CEO: Future of Tesco is Bricks & Clicks

Discussion
Jun 09, 2011
George Anderson

New Tesco CEO Philip Clark has a vision of the future for the world’s third largest retailer and it involves a solid dose of clicks to go with all those bricks the company has thrown up in markets around the globe.

"Successful retailers need to be multi-channel retailers," Mr. Clarke told the audience at the British Retail Consortium symposium in London this week. "We cannot differentiate between online and in-store. Our online offer has to be at least as good, if not better than, that which we offer on the high street."

Mr. Clark said Tesco plans to more than double the number of stores offering its Click & Collect service on non-foods. By the end of this year, the retailer plans to have 600 stores offering the service that enables consumers to order products online and then pick them up in stores. New locations offering Click & Collect will include stores in Bangkok, Bratislava, Budapest, Kuala Lumpur and Shanghai. According to The Guardian, Tesco plans to eventually add food to the service, but has not set a date.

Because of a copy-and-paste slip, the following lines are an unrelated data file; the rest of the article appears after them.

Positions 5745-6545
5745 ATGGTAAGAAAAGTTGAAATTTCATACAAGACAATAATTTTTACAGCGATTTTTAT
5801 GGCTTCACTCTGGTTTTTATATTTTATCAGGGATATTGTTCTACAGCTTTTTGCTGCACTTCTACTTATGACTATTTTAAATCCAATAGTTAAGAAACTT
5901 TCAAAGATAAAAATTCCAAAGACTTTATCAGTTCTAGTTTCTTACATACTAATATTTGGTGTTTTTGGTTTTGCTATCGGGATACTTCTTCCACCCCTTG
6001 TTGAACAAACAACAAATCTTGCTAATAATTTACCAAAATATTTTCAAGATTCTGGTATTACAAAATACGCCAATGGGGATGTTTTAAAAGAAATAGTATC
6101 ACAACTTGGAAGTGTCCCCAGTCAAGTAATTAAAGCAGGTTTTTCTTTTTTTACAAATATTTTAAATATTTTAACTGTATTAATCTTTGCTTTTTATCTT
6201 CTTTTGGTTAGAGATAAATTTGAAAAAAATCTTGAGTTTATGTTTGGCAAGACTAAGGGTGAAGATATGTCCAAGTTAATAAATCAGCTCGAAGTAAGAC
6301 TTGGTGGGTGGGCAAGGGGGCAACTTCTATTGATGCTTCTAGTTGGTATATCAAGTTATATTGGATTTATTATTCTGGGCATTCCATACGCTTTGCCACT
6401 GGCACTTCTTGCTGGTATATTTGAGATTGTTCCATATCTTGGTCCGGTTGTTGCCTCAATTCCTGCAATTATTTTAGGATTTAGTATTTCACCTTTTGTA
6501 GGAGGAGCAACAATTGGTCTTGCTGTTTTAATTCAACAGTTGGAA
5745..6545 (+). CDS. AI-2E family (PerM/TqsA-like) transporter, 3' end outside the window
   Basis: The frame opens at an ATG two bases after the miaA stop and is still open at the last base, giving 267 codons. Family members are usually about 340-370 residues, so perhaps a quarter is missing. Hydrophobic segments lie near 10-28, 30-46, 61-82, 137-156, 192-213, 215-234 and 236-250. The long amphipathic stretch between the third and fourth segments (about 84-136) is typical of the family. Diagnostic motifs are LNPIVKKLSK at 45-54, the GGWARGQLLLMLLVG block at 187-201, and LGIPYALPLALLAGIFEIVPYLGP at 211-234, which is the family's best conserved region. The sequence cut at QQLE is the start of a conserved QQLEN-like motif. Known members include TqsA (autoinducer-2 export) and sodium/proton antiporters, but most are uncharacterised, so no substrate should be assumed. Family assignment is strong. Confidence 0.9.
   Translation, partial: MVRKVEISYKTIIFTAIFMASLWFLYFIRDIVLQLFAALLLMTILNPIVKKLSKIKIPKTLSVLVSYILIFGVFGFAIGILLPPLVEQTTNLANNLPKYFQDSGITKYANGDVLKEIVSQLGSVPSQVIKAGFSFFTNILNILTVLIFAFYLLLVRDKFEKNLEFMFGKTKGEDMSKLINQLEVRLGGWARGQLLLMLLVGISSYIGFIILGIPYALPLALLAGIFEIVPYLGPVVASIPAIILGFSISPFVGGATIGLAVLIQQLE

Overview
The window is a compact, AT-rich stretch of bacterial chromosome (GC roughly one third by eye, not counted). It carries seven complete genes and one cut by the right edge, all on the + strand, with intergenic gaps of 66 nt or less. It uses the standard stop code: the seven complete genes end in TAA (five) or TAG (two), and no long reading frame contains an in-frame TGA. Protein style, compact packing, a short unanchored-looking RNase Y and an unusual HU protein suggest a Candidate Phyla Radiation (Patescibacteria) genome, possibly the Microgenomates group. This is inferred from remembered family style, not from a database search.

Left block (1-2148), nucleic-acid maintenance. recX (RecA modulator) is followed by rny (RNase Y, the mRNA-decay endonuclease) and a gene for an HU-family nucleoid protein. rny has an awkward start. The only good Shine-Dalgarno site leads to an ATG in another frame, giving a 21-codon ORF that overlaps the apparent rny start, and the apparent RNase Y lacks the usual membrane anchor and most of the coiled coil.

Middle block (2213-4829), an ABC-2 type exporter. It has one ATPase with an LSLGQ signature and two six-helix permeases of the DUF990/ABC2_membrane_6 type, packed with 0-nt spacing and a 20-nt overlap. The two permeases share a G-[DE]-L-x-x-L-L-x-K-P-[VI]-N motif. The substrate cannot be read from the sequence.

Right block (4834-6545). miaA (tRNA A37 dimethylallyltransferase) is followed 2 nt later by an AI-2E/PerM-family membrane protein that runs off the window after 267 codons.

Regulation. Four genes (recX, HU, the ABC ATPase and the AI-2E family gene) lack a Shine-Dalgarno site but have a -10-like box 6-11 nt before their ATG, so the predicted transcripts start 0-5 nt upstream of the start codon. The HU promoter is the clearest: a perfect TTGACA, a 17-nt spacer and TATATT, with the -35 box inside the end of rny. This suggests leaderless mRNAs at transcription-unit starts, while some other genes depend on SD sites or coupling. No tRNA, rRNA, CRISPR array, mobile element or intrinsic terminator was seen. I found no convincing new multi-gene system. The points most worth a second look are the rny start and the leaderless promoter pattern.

Tesco, which operates stores in 14 countries, offers online shopping in Ireland and South Korea in addition to its home market in the U.K.

Discussion Questions: What do you think the future of multi-channel retailing will look like? Which channel (stores, online, mobile, social or other) will be most crucial to retail growth in the years to come?

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9 Comments on "CEO: Future of Tesco is Bricks & Clicks"


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Max Goldberg
Guest
9 years 11 months ago

Mr. Clark is right. There should be no difference between in-store and online at retail. The products and customer experience should mirror each other. Too few retailers are practicing this. With the increase in mobile technology and usage, this blurring of the lines will become even more important, as consumers have instant access to the Internet at all times.

W. Frank Dell II
Guest
9 years 11 months ago

First, never ever underestimate Tesc – they run a great operation and understand the consumer better than most retailers. Yes, they have an issue here in the USA, but history says they will solve this. Second, operating multi-channel/formats is common in Europe. It is only here in the USA that most retailers have trouble operating multi-formats. One point is clear, the internet will play a major future role in food retailing as it is in other forms of retail.